A Quantum Mechanical view of reality

By "Ammonite"

Quantum Mechanics is the basis of reality and Quantum Mechanics says that nothing is really real!

Things only exist when they are being observed and indeed nothing can be known about them while they are not being observed. From observations we can only say how something behaved in the past and nothing at all about what will happen until the next observation. The original interpretation of the theories led to some strange paradoxes. "Schrodinger’s Cat" is the most famous example:

A cat is placed in a box with a radioactive source which has a 50% chance of emitting a particle in a pre-allotted time. A detector will smash a vial of cyanide and kill the cat if such a particle is detected. According to the rules, while the cat is unobserved it is in a state of ‘superposition’ where it is neither dead nor alive. It is only when the box is opened and the ‘waveform collapses’ that we find the cat alive or dead.

The many strange features of the theory can be resolved by the ‘Many Worlds’ scenario. It goes like this: When ever a choice is made (live or dead cat) the Universe splits into two copies of itself, one with each outcome. So when ‘you’ open the box in this Universe to find a living cat there is another ‘you’ in another Universe opening the box to find a dead cat.

Although the ‘Many Worlds’ theory resolves some of the paradoxes of the original interpretation, I am still unsatisfied that this gives a true picture of reality.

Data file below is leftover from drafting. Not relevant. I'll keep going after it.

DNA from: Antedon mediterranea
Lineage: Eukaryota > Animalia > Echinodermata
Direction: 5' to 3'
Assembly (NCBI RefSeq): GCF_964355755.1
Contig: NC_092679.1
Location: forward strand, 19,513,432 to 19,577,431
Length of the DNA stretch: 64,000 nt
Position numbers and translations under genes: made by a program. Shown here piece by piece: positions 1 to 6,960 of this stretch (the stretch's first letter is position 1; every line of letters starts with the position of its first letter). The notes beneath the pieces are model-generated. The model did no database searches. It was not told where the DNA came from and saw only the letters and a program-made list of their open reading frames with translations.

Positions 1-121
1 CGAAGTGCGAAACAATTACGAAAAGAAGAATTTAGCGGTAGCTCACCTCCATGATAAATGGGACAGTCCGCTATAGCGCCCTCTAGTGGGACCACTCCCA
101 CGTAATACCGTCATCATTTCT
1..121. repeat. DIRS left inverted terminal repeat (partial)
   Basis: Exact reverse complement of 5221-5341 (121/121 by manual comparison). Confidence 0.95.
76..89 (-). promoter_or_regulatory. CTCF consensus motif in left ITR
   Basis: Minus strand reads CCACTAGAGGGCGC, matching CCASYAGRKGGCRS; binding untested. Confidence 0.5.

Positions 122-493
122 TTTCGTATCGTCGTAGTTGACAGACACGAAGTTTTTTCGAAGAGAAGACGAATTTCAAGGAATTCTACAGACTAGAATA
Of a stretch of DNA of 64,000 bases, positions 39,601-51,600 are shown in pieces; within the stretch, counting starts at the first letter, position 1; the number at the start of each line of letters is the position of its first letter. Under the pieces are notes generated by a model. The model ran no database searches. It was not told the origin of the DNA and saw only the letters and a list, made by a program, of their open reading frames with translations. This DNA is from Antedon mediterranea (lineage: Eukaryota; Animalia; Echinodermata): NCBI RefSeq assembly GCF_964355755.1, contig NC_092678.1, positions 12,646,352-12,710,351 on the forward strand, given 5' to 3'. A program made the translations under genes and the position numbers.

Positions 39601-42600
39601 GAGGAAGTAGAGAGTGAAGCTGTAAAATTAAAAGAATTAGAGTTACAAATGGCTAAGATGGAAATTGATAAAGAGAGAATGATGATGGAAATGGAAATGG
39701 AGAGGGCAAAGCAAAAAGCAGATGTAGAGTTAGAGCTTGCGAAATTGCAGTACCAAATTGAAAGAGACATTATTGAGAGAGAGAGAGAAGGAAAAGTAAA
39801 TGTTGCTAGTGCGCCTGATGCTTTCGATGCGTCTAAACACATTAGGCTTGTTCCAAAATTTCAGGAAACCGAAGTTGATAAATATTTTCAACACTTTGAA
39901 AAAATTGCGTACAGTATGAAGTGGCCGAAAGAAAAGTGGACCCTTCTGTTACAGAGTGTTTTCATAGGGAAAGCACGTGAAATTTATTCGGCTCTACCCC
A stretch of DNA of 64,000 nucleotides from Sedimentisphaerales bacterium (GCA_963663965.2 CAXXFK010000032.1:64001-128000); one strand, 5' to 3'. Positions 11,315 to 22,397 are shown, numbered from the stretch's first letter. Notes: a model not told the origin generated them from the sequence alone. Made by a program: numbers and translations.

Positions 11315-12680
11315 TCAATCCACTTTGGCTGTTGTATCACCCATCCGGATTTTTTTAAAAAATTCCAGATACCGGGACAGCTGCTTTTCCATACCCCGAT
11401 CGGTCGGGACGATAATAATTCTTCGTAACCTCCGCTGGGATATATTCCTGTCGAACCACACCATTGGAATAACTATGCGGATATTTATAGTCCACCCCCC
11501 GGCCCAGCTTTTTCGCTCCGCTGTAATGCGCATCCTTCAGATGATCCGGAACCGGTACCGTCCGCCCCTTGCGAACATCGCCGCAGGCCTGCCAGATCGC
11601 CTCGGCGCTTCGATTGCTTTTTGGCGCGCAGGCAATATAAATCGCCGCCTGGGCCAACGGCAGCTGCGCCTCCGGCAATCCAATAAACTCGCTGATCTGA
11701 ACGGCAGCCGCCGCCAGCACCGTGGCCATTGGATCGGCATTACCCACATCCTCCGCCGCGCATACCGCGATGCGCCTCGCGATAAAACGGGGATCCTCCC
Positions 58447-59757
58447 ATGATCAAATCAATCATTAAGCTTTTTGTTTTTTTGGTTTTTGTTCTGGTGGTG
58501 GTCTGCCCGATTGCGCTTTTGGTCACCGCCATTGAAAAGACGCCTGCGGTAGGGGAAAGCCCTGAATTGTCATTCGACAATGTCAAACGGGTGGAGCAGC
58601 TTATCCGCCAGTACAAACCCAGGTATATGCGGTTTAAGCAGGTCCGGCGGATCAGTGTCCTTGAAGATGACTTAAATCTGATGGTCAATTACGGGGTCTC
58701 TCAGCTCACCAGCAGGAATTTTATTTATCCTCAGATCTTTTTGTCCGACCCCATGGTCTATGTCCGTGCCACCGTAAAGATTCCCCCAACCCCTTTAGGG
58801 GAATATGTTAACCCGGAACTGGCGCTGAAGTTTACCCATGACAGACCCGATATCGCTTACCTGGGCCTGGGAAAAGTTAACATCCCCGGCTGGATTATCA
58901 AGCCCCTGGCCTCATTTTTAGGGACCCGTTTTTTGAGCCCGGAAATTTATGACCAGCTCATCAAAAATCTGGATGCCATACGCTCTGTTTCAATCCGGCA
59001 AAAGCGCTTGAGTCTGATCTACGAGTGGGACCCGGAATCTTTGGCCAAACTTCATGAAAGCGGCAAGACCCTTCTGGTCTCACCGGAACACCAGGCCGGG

This is all very well, but what of the origin of the universe?

According to Heisenberg's Uncertainty Principle, something can be created out of nothing as long as it obeys the rule:-

DE x DT < h

where ‘DE’ is the amount of energy in the system, ‘DT’ is the time that it lasts and ‘h’ is Planck's constant. ‘h’ is very, very tiny but there is a growing belief that the total energy of the Universe is very close to zero. Therefore the entire Universe could just be a Quantum Fluctuation.

There is also another possibility that is even stranger. Photons act as both particles and waves but both properties can never be measured at the same time. Also, when an observation is made of the particle properties it forces the photon to have acted as a particle in the past. The argument is the same for wave properties. Thus an observation made now can affect how something behaved in the past.

So, as observations of more and more distant galaxies are made, the nature of the observations could be affecting the galaxies themselves. Indeed, measurement of the cosmic background radiation, the echo of the Big Bang, might be ‘creating’ the Big Bang and the Universe.

Of course the ‘Many Worlds’ theory would say that the observations we make are simply choosing which one of the infinite number of possible Universes we inhabit.

Ammonite, 8th June 1998